This June, we’re focusing on ways we can better support underserved populations through mentoring In Real Life! Throughout the month, we will be featuring content related to levels of ability, sexual orientation, gender identity, refugee status, and the role mentors can play in empowering young people who feel voiceless to speak with pride. Below, MENTOR CEO, David Shapiro, highlights how JPMorgan Chase & Co. and LinkedIn are leading efforts to better support boys and young men of color.
Originally featured on LinkedIn.
“Mentors don’t make you great. They help you find the greatness within.”
-TFI Alum Noah Morton
As Noah Morton, a young man who participated in JPMorgan Chase & Co.’s The Fellowship Initiative so poignantly stated, mentors don’t make kids great. Mentors help young people see the greatness and potential that exists inside of them. Mentors help unlock the doors that have either been unseen or even worse, closed too many times before.
Boys and young men of color often face more closed doors and steeper ladders to climb than any other group of young people. President Obama once painted a vivid picture in a My Brother’s Keeper meeting that really solidified this reality for me. He described a group of young people in this country who are riding on a six-lane highway with guardrails — they can make wrong turns, course correct, and there is always a destination in sight and momentum at their back. Then, there is another set of young people driving on a one lane, dirt road with a ravine on either side, where one false move could be detrimental.
Mentors seek to widen that road. They can put up guardrails and help create conditions in which a young person can thrive and strive. For young men of color, too many of whom have come face-to-face with violence and unimaginable levels of trauma, mentors are especially important in helping them process these experiences by providing a space to express their emotions and get help navigating their journey. Mentors can help them discover assets, process setbacks, and chart a course for the future – they can become powerful allies.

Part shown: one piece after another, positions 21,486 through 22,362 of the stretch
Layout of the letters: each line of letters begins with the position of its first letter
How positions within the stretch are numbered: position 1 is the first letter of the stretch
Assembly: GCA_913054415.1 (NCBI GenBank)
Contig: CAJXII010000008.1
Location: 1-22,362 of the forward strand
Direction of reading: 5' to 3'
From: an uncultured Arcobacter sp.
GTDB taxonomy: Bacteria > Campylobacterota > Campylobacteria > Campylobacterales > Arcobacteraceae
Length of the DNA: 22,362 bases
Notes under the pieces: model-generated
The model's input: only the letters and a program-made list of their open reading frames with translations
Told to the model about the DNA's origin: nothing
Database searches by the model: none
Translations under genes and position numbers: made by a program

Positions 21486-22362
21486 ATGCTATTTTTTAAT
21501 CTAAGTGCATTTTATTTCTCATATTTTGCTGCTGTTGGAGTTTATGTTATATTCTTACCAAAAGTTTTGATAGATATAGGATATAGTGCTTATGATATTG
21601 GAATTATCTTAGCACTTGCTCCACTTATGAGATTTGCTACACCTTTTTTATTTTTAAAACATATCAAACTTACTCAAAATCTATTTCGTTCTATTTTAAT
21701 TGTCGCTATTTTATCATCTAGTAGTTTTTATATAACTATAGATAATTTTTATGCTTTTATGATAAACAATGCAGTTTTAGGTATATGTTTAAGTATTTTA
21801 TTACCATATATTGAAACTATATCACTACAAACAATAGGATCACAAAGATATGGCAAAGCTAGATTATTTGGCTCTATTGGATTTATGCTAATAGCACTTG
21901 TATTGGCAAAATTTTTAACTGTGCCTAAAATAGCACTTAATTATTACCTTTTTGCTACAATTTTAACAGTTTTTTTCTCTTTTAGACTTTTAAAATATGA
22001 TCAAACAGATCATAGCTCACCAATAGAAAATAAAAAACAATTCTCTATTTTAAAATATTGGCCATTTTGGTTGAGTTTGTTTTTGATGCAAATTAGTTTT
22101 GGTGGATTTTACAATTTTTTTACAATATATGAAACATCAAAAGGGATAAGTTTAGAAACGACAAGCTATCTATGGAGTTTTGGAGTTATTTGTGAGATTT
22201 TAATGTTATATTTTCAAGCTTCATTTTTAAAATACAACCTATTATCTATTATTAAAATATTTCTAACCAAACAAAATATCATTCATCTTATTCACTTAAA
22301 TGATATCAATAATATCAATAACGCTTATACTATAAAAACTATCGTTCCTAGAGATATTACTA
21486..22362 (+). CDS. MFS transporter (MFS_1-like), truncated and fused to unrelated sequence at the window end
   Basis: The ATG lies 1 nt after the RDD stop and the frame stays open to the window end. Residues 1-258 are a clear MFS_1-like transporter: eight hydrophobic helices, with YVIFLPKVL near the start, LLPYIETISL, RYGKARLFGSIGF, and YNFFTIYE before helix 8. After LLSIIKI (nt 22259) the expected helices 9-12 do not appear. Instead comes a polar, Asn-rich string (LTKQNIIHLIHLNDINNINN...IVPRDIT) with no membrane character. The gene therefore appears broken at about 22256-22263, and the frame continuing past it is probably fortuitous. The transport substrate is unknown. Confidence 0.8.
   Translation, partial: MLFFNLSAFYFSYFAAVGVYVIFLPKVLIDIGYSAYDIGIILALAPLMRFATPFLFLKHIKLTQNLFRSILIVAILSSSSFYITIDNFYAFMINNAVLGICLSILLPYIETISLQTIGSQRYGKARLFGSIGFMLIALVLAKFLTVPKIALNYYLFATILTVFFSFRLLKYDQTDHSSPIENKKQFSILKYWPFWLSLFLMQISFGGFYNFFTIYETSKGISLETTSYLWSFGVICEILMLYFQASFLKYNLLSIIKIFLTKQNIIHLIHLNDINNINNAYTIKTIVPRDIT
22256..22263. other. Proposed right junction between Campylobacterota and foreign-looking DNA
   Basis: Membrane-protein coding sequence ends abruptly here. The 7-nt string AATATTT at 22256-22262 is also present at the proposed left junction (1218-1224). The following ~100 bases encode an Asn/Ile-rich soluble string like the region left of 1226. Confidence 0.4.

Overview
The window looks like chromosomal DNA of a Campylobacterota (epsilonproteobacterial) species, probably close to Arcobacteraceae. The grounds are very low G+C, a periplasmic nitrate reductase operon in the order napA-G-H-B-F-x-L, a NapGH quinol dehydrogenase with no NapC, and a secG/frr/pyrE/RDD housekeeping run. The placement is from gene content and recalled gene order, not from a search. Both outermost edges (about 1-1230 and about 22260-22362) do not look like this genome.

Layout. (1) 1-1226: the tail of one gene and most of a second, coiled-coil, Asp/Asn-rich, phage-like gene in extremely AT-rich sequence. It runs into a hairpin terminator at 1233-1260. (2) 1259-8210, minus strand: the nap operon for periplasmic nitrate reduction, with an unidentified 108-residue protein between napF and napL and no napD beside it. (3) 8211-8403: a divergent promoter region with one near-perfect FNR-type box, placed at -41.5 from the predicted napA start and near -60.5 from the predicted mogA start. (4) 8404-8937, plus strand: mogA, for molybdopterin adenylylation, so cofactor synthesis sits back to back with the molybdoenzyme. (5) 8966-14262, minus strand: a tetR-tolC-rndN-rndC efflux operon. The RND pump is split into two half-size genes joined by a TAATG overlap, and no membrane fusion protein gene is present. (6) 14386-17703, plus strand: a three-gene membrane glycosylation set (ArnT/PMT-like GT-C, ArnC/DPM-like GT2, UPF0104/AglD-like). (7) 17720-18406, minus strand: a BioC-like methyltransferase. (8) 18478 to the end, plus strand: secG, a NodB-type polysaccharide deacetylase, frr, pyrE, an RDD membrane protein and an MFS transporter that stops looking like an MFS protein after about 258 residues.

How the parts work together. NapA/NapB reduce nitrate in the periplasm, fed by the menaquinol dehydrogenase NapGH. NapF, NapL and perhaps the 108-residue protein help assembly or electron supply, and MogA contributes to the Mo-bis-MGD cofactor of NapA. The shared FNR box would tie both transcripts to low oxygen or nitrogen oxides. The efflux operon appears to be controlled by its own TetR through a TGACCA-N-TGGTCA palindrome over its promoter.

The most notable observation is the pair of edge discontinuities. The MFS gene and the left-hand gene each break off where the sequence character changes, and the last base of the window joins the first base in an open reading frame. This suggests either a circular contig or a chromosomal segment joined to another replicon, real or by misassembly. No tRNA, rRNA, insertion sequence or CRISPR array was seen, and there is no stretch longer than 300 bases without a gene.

MENTOR, in partnership with JPMorgan Chase & Co., recently created two new resources around supporting young men of color in the face of the violence and trauma, as well as assisting them to become college and career ready. We felt it was equally as important to create these resources as it was to share our findings and engage with the many stakeholders who are critical to advancing opportunities for young people more systemically. We traveled to Los Angeles, Chicago, and New York City, and with the leadership of JPMorgan Chase & Co. and LinkedIn, gathered representatives from companies, foundations, nonprofits, school districts, and local governments to both celebrate successes and identify opportunities to focus our collective efforts to better meet the mentoring needs of our young people.
In conjunction with these efforts, MENTOR has leveraged the findings and experience of researchers, program leaders, young people, and mentors who are on the frontlines in order to create a suite of resources around supporting young men of color:
These resources and events are building blocks in advancing the movement. With shared learning, a willingness to do things that haven’t been done before, and continued dialogue, we can build communities that understand and address the unique challenges facing young people today, especially boys and young men of color. At each of our convenings, we collected attendees’ answers to two questions that we believe are critical as we seek to deliver on the promise of relationships for all our young people.
I hope you will join this dialogue by sharing your answers below in the comments.
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9 million young people in America are in need of a trusted adult in their lives to guide them in moments big and small. Join the In Real Life movement and become an advocate, make a donation or become a volunteer.